Good points.

As an Englishman I've always found Van Dyke's cockernee accent hilarious but it's never stopped me enjoying the film.

On the other side of the coin I've always found Bob Hoskins American accents unconvincing.

 
 Posted:   Oct 17, 2010 - 7:55 AM   
 By:   WILLIAMDMCCRUM   (Member)

Accents are important or not depending on the project. If you make a war-film for instance, you might want an assortment of Bavarian or German accents to establish the 'otherness' or ethnicity of the Nazis for instance. But if you make a whole movie about Germany in the Third Reich, then there's no need, since there's no 'other' or contrast within the film.

Again, as regards INDIVIDUAL impersonation accents, it depends on the movie. For some films/plays it's necessary to pull off an impersonation, as when the likes of Churchill makes a cameo appearance or something. At other times, that would be a cliche, or detract from the real significance of the performance. But many actors will say, 'Oh, I didn't want to pull off just an impersonation here: I was looking for something deeper' .... and it isn't always true of course. Depth has nothing to do with that. It can sometimes mean, 'I can't do it, so it can't be very important, because I'm the bee's knees and very narcissistic'.

But it's a BIT odd for our old mate Philadelphia to suggest they NEVER matter. Each project is a separate entity, with separate artistic criteria, and accents may or may not be a part of that. Olivier, for the most part was NOT great at accents, a fact he knew well himself. It's a tool in the bag of tricks, and can be the clincher, especially in radio work, for example, where the voice is all you really have. Connery has been mentioned above as bad at accents, but, to be fair, he never tried, always using that same Scottish Lothian accent that was his own.

When UK people play American, of whatever accent, they occasionally tend to forget the RHYTHMS of US speech, so you get a shorter sounding syllable, more akin to the Canadian W. Coast. Often they over-emphasise the 'r's too. But often they get it perfect. Depp is very good on the other side.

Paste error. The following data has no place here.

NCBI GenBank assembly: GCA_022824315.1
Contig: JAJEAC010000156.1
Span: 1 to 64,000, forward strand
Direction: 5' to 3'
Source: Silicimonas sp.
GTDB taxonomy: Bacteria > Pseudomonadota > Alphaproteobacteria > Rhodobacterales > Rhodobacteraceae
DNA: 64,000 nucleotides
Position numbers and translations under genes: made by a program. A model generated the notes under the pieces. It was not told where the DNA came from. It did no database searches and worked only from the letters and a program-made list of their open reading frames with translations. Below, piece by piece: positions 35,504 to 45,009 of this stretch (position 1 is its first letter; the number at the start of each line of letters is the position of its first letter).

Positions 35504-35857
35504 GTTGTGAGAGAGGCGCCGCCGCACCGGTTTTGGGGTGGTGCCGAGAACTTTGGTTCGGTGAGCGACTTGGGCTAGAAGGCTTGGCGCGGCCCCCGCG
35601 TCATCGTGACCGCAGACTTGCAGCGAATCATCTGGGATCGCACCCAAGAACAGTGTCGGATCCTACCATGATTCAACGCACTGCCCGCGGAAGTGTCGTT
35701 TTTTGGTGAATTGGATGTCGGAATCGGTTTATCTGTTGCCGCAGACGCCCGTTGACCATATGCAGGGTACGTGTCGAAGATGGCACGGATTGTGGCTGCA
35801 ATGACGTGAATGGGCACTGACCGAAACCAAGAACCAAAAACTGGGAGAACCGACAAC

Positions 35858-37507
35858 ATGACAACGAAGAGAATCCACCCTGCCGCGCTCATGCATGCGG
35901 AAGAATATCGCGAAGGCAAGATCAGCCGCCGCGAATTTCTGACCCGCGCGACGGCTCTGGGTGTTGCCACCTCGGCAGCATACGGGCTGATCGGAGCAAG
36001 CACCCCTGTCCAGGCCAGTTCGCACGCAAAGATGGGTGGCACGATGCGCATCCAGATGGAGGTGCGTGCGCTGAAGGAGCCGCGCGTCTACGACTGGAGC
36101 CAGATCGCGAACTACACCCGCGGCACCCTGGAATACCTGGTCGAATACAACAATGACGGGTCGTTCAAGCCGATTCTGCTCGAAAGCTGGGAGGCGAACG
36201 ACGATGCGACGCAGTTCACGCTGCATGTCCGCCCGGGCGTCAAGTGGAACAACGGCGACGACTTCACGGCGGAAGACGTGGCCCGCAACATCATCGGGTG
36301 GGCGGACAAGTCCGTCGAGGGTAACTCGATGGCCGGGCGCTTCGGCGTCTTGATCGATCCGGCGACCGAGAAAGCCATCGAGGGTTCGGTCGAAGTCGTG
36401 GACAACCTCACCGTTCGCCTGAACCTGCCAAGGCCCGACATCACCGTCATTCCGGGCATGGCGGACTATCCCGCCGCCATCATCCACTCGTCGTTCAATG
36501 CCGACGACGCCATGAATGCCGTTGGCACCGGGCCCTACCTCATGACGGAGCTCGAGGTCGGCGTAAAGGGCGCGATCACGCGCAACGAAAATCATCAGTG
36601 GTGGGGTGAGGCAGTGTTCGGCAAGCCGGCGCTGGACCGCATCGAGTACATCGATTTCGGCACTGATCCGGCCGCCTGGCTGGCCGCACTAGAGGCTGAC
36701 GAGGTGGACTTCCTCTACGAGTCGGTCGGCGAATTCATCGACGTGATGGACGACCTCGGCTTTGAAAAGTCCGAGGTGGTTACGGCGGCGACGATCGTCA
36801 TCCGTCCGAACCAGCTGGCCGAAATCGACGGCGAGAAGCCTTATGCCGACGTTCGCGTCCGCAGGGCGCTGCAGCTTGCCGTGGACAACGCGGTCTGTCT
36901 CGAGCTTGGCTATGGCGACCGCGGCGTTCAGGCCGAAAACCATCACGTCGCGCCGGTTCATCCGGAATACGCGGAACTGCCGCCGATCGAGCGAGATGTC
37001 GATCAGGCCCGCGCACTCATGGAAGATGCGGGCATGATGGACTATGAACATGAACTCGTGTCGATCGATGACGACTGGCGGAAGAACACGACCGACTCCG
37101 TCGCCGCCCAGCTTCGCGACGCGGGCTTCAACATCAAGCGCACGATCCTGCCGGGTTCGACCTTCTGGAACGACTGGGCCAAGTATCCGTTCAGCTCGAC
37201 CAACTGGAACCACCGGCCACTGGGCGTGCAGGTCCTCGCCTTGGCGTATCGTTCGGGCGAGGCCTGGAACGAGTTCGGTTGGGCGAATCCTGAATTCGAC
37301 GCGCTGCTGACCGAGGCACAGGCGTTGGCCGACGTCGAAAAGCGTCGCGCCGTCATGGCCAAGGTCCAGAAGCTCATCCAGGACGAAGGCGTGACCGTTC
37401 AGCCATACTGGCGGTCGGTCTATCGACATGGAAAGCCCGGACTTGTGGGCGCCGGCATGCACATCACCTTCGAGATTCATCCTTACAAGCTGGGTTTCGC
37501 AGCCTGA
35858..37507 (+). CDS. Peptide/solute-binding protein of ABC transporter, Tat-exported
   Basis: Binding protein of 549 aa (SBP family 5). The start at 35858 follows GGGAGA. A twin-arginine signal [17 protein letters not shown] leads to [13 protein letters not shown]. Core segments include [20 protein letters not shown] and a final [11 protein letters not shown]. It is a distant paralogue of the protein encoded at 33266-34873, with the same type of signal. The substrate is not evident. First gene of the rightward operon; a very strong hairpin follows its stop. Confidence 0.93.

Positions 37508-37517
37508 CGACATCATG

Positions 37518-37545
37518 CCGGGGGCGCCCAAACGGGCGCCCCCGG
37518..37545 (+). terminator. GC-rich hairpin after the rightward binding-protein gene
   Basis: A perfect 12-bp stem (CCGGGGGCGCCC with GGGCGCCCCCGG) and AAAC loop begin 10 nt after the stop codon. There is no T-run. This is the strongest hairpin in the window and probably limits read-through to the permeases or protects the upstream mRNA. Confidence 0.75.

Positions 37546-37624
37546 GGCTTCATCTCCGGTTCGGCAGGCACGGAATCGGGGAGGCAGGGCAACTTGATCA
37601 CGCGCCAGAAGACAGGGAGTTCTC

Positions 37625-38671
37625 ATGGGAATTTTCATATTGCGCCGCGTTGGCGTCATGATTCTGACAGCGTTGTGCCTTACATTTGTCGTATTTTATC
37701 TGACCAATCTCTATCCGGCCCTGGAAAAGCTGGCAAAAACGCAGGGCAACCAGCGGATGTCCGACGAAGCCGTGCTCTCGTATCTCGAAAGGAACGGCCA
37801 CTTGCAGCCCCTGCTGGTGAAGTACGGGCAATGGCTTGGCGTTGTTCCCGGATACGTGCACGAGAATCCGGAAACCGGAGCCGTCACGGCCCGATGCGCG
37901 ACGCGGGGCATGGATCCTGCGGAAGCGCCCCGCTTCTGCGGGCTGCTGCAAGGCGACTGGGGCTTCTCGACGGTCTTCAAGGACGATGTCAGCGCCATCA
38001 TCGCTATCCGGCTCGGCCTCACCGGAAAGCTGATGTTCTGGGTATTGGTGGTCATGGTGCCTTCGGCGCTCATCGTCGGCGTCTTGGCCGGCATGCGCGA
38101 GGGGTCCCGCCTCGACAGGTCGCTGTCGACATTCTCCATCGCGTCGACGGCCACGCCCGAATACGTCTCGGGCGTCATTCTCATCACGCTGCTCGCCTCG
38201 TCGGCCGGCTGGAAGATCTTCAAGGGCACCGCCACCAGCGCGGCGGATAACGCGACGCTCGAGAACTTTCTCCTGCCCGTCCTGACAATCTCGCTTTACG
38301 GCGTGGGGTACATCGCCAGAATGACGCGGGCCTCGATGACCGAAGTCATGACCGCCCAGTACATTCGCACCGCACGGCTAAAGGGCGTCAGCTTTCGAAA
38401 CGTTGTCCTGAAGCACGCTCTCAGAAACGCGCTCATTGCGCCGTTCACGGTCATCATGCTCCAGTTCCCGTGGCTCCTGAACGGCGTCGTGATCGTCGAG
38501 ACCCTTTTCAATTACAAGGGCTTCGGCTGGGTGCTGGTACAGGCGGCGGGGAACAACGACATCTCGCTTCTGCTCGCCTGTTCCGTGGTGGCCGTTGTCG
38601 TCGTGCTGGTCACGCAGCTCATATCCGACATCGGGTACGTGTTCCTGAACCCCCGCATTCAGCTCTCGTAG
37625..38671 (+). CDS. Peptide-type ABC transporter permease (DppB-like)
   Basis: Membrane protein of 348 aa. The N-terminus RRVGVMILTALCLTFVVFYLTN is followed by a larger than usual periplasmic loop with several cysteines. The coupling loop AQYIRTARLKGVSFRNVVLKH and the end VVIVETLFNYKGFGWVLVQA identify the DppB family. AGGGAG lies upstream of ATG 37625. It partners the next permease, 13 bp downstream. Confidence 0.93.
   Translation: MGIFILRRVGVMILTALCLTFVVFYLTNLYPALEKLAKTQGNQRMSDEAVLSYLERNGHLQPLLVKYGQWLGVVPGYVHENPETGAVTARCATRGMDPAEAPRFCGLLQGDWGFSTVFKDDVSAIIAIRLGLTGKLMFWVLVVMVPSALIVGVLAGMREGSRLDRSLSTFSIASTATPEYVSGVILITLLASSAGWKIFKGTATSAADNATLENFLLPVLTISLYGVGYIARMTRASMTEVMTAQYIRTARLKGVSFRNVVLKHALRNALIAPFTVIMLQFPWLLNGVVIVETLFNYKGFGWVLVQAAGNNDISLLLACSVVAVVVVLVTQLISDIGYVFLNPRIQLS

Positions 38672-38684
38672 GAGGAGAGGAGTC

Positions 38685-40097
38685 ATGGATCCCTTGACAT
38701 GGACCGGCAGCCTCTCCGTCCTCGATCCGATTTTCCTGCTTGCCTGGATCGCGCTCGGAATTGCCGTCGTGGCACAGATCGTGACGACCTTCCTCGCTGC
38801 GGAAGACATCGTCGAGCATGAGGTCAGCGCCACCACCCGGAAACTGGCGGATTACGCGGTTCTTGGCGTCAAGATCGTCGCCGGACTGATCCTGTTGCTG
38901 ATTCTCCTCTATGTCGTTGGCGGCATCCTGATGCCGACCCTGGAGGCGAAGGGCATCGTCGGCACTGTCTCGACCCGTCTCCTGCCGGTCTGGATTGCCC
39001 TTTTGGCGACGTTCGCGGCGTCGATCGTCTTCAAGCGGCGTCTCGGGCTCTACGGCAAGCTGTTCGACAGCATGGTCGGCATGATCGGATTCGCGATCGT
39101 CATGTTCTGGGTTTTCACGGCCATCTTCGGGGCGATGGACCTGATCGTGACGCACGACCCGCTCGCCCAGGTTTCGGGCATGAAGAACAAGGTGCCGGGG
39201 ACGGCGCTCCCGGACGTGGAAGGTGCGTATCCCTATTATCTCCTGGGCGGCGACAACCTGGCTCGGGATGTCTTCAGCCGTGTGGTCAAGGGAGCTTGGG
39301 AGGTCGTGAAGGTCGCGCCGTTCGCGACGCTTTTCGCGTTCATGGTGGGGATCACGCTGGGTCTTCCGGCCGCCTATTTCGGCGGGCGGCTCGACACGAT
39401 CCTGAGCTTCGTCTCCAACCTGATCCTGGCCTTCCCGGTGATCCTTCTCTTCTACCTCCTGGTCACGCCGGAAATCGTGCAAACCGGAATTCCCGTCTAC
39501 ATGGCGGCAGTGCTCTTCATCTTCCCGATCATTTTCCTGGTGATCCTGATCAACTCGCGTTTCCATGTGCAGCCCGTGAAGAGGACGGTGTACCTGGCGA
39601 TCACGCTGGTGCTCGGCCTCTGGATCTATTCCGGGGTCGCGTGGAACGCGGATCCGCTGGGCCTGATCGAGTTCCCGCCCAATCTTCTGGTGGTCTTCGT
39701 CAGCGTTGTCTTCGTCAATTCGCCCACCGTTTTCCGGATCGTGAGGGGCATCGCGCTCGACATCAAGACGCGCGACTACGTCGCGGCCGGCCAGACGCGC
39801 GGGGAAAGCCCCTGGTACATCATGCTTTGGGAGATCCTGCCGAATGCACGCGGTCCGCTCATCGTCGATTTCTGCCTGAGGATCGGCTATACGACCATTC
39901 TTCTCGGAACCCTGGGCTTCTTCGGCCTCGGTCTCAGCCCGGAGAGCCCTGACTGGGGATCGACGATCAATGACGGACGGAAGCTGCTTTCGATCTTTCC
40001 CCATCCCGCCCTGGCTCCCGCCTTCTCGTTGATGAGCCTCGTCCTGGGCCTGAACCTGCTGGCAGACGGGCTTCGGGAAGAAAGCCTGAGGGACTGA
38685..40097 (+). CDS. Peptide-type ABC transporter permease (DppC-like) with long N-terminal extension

With Philly, I tend to observe a, 'The Brits .... what's so special?' attitude a lot of the time. I'm not going to analyse the reasons, he can do that for us. He ought to back it up though.

 
 Posted:   Oct 17, 2010 - 8:08 AM   
 By:   PhiladelphiaSon   (Member)

With Philly, I tend to observe a, 'The Brits .... what's so special?' attitude a lot of the time. I'm not going to analyse the reasons, he can do that for us. He ought to back it up though.

Perhaps it's your accent, but huh? Seriously, what are you saying?

 
 Posted:   Oct 17, 2010 - 8:11 AM   
 By:   WILLIAMDMCCRUM   (Member)

Perhaps it's your accent, but huh? Seriously, what are you saying?

Which accent is that? Well, you tend to choose the great 'icons', don't you? There's a great pulling down of heroes from the pedestals. That tends to be something the punters and critics do.

 
 Posted:   Oct 17, 2010 - 8:17 AM   
 By:   PhiladelphiaSon   (Member)

Perhaps it's your accent, but huh? Seriously, what are you saying?

Which accent is that? Well, you tend to choose the great 'icons', don't you? There's a great pulling down of heroes from the pedestals. That tends to be something the punters and critics do.


I thought we were talking accents? I only mentioned Katharine Hepburn (American) and others, to highlight the fact that many revered actors stink at accents, yet I never hear anyone say anything about them. Always Dick Van Dyke, like his accent even matters. It doesn't. At least not to me. I never speak for anyone else. Actors are just actors to me, not icons, so I'm not pulling them down from anything.

 
 Posted:   Oct 17, 2010 - 8:26 AM   
 By:   WILLIAMDMCCRUM   (Member)

I didn't think Hepburn's accent in LiW was odd. I didn't even notice it. At the end of the day, it's a modern play, even if the Hollywood versions highlight the 'period' element. God knows what Mediaeval French accents were like anyhow. There's no 'English' element in those characters. The important thing was only that she didn't clash with the other compatriot characters, so she had to arrive at a 'neutral' compromise.

Remember it's an American play. The Goldmans were American.

 
 
 Posted:   Oct 17, 2010 - 8:48 AM   
 By:   Timmer   (Member)

Talking of Johnny Depp ( mentioned somewhere avbove ) his cockernee accent or whatever it was meant to be in FROM HELL was lousy.

It'll unlikely bother anyone outside of the UK though wink

 
 Posted:   Oct 17, 2010 - 8:53 AM   
 By:   LeHah   (Member)

Black Shield Of Falsworth - Tony Curtis in that thick New York accent.

"This is the palace of my father, and yonder lies the Valley of the Sun"

 
 Posted:   Oct 17, 2010 - 9:03 AM   
 By:   PhiladelphiaSon   (Member)

The only time an accent bothers me, is when it results in a vocal quality that I can't stand. I find that far more off-putting than whether or not an accent is accurate. There was the girl on EastEnders that was supposed to be American, and her attempt at the accent just made her voice, awful to hear. Katharine Hepburn's voice is a prime example of a voice I don't like. Of course, that's just her vocal quality, not because she's doing accents. I don't like her (except for "Stage Door"), in anything. Her voice drives me crazy. And, in the aforementioned 'Lion', the entire cast never lets you forget they are acting. You see it, every second. They're never those characters to me, they're just a bunch of actors, chewing the scenery. Jane Fonda is another whose voice takes me out of a film, constantly.

 
 Posted:   Oct 17, 2010 - 10:07 AM   
 By:   random guy   (Member)

Keanu Reeves in "Dracula" was pretty laughable